What the Trump administration is trying to do is diminish the exorbitant burden by rectifying the massive changes in the global trading system. But if the role of Pax Americana is to evolve to reflect the new reality then it may take a change in policy. If the world DOES NOT DESIRE A TRADE WAR THEN THE TRUMP ADMINISTRATION MAY DESIRE A DEPRECIATION OF THE U.S. DOLLAR. It was FORD CEO MARK FIELDS THAT CITED CURRENCY MANIPULATION IS THE MOTHER OF ALL TRADE BARRIERS. THE BASTION OF GLOBALISTS WILL HAVE TO EITHER COUNTENANCE TARIFFS OR DOLLAR DEPRECIATION. The classic case would be a return to examining the extreme undervaluation of the Mexican peso. If the world doesn’t desire an ostensible TRADE WAR it may have to tolerate a market induced dollar depreciation in which currencies continue to adjust to a changing global financial environment.

***While it has been Mexico/Canada and NAFTA that has borne the brunt of the steel and aluminum tariffs I SUGGEST PAYING CLOSE ATTENTION TO CHINA. A brief summary of why China is critical to watch here as to where the this whole concept of a trade war goes. An important piece of history:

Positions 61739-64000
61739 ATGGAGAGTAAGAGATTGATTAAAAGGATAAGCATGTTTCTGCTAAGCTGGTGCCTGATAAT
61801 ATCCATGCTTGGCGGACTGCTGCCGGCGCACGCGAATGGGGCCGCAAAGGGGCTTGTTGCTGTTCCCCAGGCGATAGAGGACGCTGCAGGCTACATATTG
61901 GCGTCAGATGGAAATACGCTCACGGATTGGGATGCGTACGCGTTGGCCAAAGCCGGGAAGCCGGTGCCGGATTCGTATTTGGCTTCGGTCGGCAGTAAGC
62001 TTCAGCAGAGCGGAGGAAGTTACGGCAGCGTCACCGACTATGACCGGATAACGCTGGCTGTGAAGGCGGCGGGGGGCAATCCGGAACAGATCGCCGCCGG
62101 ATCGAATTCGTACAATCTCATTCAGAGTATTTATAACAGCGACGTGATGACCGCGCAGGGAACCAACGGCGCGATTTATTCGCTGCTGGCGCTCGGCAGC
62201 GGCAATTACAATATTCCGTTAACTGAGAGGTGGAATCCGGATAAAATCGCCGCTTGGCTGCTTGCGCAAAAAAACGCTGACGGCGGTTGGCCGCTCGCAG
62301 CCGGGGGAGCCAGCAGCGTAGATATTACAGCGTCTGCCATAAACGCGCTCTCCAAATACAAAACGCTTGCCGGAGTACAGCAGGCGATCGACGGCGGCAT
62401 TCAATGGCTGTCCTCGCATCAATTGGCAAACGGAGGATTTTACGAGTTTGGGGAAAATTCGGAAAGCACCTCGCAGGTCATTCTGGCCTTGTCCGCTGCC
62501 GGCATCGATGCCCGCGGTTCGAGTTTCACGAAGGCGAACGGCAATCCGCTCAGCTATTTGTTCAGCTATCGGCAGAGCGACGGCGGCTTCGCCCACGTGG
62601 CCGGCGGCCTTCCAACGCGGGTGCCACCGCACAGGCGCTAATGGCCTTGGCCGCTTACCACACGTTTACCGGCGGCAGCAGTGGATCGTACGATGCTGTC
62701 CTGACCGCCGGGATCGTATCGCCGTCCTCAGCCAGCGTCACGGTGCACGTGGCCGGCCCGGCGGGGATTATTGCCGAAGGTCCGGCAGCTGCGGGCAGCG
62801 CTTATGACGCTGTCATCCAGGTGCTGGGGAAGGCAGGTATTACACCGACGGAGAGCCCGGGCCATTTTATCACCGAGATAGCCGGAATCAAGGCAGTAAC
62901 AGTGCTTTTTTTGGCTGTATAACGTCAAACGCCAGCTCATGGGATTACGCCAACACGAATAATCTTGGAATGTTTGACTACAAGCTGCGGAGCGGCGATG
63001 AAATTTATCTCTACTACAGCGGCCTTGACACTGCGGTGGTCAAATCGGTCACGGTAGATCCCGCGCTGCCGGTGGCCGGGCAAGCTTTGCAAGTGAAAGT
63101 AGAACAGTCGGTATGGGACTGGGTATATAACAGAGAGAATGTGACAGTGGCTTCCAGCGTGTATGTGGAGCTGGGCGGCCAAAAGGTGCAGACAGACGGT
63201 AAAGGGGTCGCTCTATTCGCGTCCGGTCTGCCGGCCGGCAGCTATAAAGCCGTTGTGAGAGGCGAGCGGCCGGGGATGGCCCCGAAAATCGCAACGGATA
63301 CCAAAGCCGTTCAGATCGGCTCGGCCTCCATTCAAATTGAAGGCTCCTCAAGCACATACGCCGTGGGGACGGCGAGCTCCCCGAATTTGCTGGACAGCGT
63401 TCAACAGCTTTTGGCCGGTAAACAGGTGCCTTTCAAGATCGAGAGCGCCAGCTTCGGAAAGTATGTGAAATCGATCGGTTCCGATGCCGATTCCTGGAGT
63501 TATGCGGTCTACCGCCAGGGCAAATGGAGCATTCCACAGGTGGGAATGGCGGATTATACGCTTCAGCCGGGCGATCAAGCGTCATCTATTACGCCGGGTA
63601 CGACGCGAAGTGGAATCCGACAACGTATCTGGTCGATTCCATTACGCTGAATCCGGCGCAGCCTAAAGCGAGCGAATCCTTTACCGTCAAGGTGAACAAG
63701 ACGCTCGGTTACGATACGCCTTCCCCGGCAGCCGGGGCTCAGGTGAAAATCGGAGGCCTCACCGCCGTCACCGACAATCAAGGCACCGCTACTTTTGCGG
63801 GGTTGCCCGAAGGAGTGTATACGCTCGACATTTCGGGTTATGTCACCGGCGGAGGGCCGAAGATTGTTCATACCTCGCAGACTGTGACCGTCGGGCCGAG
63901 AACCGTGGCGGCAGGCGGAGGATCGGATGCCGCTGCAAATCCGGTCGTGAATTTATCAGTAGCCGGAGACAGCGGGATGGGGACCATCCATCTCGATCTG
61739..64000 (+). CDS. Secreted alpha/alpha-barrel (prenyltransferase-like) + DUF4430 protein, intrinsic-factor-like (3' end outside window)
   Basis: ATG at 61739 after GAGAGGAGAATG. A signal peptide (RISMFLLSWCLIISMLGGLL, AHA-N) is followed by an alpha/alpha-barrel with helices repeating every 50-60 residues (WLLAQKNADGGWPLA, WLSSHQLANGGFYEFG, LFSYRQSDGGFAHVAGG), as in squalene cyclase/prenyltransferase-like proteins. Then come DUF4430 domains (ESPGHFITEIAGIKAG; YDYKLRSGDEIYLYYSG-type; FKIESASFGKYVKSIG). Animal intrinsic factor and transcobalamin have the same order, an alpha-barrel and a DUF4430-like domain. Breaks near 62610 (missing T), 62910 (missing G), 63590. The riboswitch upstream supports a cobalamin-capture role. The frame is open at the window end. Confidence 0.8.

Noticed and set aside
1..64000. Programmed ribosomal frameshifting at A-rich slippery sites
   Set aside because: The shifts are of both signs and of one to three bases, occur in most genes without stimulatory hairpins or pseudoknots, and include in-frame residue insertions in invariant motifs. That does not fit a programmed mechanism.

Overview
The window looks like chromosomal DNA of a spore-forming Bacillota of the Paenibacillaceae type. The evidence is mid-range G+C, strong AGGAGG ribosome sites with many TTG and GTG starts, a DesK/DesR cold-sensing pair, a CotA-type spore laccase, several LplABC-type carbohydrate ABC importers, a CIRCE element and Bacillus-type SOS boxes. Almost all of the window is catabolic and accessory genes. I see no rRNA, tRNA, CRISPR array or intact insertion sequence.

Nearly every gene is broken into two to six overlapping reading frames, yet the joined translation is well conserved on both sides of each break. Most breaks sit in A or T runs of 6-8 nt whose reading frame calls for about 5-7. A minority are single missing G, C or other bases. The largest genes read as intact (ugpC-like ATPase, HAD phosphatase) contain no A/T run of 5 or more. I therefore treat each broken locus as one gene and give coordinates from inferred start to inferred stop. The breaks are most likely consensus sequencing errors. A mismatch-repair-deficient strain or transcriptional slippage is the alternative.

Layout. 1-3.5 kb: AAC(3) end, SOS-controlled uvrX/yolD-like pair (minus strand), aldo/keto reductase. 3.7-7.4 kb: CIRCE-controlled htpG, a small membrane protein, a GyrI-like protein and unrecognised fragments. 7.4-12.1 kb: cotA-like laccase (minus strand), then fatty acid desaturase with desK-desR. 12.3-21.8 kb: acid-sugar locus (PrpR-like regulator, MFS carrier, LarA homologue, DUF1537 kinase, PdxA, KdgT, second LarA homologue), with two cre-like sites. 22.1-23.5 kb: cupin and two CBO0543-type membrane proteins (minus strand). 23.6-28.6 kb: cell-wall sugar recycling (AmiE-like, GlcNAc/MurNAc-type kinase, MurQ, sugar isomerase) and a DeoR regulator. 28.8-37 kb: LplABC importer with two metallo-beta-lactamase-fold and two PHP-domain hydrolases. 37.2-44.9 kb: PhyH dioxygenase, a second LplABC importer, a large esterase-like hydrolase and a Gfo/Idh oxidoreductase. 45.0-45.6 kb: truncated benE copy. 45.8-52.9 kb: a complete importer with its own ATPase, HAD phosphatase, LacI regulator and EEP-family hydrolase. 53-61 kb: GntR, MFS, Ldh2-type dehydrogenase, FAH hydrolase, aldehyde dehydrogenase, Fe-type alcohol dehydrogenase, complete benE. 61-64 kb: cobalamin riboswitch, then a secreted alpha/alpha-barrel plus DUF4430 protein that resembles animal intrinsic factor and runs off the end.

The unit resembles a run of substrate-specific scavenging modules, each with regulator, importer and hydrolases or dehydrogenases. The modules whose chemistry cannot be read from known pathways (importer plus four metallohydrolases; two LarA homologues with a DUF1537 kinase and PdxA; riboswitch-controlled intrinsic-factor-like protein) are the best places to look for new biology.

On January 1, 1994, the Chinese DEVALUED the CHINESE YUAN 50% to 8.7/dollar from 5.8/dollar. It was also the beginning of NAFTA. The Chinese were aware that NAFTA was a direct shot at the coming rise of China and the entrance of over a billion Chinese into the global economy, a dual role of worker and consumer. Mexican workers were to provide a counterforce to U.S. unions  in an effort to keep wages under control as the global economy was undergoing massive changes due to the rise of China, the impact of the Asian Tigers and of course the fall of the Berlin Wall, collapse of the Soviet Economy and Eastern Europe entering the capitalist system.